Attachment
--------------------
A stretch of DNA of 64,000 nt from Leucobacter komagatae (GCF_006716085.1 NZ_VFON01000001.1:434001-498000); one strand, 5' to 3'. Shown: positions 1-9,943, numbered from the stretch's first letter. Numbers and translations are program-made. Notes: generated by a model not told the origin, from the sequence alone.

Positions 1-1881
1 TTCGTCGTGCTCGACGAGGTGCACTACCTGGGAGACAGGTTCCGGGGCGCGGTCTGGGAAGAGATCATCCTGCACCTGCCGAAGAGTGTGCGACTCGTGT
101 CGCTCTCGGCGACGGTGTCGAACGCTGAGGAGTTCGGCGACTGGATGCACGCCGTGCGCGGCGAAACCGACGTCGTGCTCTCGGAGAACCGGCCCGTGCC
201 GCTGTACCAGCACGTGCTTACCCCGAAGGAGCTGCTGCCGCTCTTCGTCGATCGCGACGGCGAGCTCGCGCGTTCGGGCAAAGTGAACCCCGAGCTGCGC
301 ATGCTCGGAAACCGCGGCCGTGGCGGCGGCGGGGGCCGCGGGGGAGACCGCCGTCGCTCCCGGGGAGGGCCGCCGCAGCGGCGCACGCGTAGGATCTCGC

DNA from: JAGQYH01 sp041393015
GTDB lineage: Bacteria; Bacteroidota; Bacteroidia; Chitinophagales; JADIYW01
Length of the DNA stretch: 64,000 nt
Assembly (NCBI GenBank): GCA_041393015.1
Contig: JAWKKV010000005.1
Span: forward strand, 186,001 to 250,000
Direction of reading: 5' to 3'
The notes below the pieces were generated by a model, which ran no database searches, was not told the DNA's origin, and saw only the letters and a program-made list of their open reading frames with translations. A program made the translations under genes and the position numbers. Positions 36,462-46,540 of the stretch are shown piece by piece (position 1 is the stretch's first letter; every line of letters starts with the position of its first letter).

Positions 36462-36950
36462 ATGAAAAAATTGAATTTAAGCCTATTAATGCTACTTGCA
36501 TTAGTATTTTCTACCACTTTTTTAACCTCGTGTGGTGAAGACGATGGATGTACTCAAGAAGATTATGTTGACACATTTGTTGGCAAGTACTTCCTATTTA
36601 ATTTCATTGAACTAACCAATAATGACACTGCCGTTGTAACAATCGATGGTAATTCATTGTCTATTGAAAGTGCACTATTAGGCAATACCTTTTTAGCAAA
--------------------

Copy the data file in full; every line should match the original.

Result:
A stretch of DNA of 64,000 nt from Leucobacter komagatae (GCF_006716085.1 NZ_VFON01000001.1:434001-498000); one strand, 5' to 3'. Shown: positions 1-9,943, numbered from the stretch's first letter. Numbers and translations are program-made. Notes: generated by a model not told the origin, from the sequence alone.

Positions 1-1881
1 TTCGTCGTGCTCGACGAGGTGCACTACCTGGGAGACAGGTTCCGGGGCGCGGTCTGGGAAGAGATCATCCTGCACCTGCCGAAGAGTGTGCGACTCGTGT
101 CGCTCTCGGCGACGGTGTCGAACGCTGAGGAGTTCGGCGACTGGATGCACGCCGTGCGCGGCGAAACCGACGTCGTGCTCTCGGAGAACCGGCCCGTGCC
201 GCTGTACCAGCACGTGCTTACCCCGAAGGAGCTGCTGCCGCTCTTCGTCGATCGCGACGGCGAGCTCGCGCGTTCGGGCAAAGTGAACCCCGAGCTGCGC
301 ATGCTCGGAAACCGCGGCCGTGGCGGCGGCGGGGGCCGCGGGGGAGACCGCCGTCGCTCCCGGGGAGGGCCGCCGCAGCGGCGCACGCGTAGGATCTCGC

DNA from: JAGQYH01 sp041393015
GTDB lineage: Bacteria; Bacteroidota; Bacteroidia; Chitinophagales; JADIYW01
Length of the DNA stretch: 64,000 nt
Assembly (NCBI GenBank): GCA_041393015.1
Contig: JAWKKV010000005.1
Span: forward strand, 186,001 to 250,000
Direction of reading: 5' to 3'
The notes below the pieces were generated by a model, which ran no database searches, was not told the DNA's origin, and saw only the letters and a program-made list of their open reading frames with translations. A program made the translations under genes and the position numbers. Positions 36,462-46,540 of the stretch are shown piece by piece (position 1 is the stretch's first letter; every line of letters starts with the position of its first letter).

Positions 36462-36950
36462 ATGAAAAAATTGAATTTAAGCCTATTAATGCTACTTGCA
36501 TTAGTATTTTCTACCACTTTTTTAACCTCGTGTGGTGAAGACGATGGATGTACTCAAGAAGATTATGTTGACACATTTGTTGGCAAGTACTTCCTATTTA
36601 ATTTCATTGAACTAACCAATAATGACACTGCCGTTGTAACAATCGATGGTAATTCATTGTCTATTGAAAGTGCACTATTAGGCAATACCTTTTTAGCAAA